COLUMBIA, S.C. – Two bills have been filed in the South Carolina Legislature that would define the use of digital currencies in the emerging blockchain industry that supporters said will stimulate economic development by recognizing the individual right to use digital assets.
Rep Alan Clemmons, R-Horry, filed the S.C. Blockchain Industry Empowerment Act of 2019. The first-of-its-kind legislation was referred to the House Ways and Means Committee. On the heels of that legislation, Sen. Tom Davis, R-Beaufort, filed a companion bill in the state Senate. Co-sponsors of the omnibus bill are Reps. Garry Smith, R-Greenville, and Kambrell Garvin, D-Richland.
The bill also includes the Financial Technology Sandbox Act, stating, “The State of South Carolina currently offers one of the best business environments in the United States for blockchain and financial technology innovators, and should offer a regulatory sandbox for these innovators to develop the next generation of financial technology products and services in this State.”
In late January, Dennis Fassuliotis, executive director of Palmettochain, Inc., and others called for blockchain legislation in South Carolina. That led Clemmons to introduce a bill that would allow Bitcoin to be used to make political contributions. The bill follows Federal Election Commission guidelines for the acceptance of virtual currencies, Fassuliotis said. “We felt like if we could just get the members attention by building on the House Ethics Committee Opinion last year about campaign contributions and Bitcoin we could fast track the process.” Due to regulatory uncertainty at the federal level, he said, other States have already passed legislation to attract economic investment from this technology sector.
The South Carolina Blockchain Empowerment Act begins a new chapter in Palmettochain’s efforts to promote economic development in South Carolina. “The worldwide market cap for blockchain companies, today, is hovering around $180 Billion and surged to just over $800 Billion in January 2018. After that surge, regulators began to take note and ‘cryptowinter’ set in. There has been a huge shake out in the industry and more may come, but overall worldwide, the industry is building and poised for continued growth. The states have taken centerstage in efforts to define a regulatory framework for the industry, most notably with the enactment of 13 bills in the last two years in Wyoming. They said we couldn’t catch up, but we are here to say we can and will, the future economy is in this technology and South Carolina will not be left behind.” As the financial industry catches up to the technology, Fassuliotis predicts the industry could easily go into the trillions over the next two – five years.
“Rep. Clemmons has led the charge in the House and Senator Davis has followed on with a Senate bill. Hallmark of the bill is its provisions for a Financial Technology (Fintech) Sandbox for the testing of financial products and services in South Carolina. The sooner it’s enacted the better. Once it is, we will be one of just a handful of states that will be able to provide oversight and foster innovation. With this bold move by Rep Clemmons, his cosponsors and Senator Davis have moved South Carolina from the bottom of the heap in this economic development race to, in my opinion, the top five states in the country poised to welcome this new technology and all it has to offer,” said Fassuliotis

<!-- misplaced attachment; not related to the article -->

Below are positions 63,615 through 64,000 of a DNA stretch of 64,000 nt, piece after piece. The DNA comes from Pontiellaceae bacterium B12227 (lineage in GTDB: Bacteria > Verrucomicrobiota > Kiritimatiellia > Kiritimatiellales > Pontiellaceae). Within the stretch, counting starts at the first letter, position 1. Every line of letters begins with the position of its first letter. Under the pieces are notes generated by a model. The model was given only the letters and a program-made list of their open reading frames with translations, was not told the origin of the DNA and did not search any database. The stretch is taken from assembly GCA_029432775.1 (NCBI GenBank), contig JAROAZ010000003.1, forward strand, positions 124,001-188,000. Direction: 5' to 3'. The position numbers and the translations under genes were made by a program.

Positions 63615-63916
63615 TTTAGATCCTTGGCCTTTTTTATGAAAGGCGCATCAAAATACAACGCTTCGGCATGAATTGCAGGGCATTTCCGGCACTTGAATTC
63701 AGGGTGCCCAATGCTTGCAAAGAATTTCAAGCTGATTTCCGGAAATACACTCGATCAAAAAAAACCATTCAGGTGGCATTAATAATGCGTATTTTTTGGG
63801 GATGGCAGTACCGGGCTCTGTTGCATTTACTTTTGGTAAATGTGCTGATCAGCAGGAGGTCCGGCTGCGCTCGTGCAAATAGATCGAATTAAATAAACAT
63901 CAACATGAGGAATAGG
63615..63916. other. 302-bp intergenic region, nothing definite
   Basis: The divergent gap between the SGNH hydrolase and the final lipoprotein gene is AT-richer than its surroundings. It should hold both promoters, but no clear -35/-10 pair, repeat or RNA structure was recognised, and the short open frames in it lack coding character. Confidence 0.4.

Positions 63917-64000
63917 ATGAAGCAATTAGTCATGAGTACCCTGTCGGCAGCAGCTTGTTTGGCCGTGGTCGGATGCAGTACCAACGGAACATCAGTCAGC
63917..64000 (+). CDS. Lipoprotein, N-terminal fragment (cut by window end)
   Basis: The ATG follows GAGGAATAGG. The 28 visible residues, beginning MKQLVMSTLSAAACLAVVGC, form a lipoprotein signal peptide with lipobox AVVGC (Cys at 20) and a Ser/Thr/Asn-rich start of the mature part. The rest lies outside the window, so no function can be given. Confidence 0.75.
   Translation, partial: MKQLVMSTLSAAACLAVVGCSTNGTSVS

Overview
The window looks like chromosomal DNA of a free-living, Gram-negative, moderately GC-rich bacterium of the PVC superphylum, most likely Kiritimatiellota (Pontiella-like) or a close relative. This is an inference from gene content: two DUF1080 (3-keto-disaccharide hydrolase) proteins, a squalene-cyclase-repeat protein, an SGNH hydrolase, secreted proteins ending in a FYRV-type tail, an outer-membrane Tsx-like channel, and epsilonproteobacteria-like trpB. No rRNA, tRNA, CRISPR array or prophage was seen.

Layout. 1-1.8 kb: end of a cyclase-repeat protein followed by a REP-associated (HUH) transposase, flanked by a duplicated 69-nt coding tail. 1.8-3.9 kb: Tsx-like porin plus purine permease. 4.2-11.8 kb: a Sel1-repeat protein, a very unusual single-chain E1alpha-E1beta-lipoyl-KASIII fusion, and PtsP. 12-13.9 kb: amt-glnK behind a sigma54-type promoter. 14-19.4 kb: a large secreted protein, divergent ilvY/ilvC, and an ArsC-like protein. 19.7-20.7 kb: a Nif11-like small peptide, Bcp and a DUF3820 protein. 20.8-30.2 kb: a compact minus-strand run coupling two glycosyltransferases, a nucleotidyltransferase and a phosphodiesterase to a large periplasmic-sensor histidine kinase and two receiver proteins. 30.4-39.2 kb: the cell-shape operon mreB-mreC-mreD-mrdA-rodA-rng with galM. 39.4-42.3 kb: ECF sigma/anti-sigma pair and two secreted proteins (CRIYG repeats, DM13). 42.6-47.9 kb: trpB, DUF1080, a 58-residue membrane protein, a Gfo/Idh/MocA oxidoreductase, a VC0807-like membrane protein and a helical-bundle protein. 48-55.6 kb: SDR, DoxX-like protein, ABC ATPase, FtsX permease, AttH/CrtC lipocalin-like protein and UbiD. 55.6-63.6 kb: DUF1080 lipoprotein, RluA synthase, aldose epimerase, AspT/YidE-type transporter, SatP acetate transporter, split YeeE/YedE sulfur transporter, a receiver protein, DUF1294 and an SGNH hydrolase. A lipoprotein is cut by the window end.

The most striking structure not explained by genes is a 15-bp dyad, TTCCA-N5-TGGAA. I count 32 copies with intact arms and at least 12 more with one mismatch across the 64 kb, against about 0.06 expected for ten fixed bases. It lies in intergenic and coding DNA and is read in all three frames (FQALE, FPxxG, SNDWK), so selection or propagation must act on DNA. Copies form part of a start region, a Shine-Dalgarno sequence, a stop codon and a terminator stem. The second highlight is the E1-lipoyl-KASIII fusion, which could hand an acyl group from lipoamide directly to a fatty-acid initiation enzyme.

“As the founder and largest shareholder in a company with an office in Greenville that will do more than $300 million in revenues in its first two years of a 2017 product launch, I would love to have an excuse to do more business in South Carolina,” said Joe Taussig, CEO of Taussig Capital. “Had the South Carolina legislature passed its blockchain legislation last year, we would have likely chosen the Palmetto state in February for a business that should generate more than $1 billion in funding within two years rather than Wyoming where we have no experience, but Wyoming has gained a first mover advantage by passing 13 pieces of legislation ahead of anyone else. There will be many more opportunities for South Carolina if it can get the proposed legislation through sooner than later, but even a six months’ delay will significantly reduce the levels of commerce, employment, and taxes as other states join the party and siphon off opportunities.”
Palmettochain Inc’s, internal estimates project the state stands to garner “a nine figure” revenue stream over the next five years from new sources if they embraced the technology. “We have a full economic agenda for leadership. While we are working diligently through the Legislature, and connecting with leadership at many levels, we are just waiting on a phone call from the Governor,” Fassuliotis said with a smile. ###
For more information:
Dr. Gordon Jones
Chairman & Co-Founder
Executive Director & Co-Founder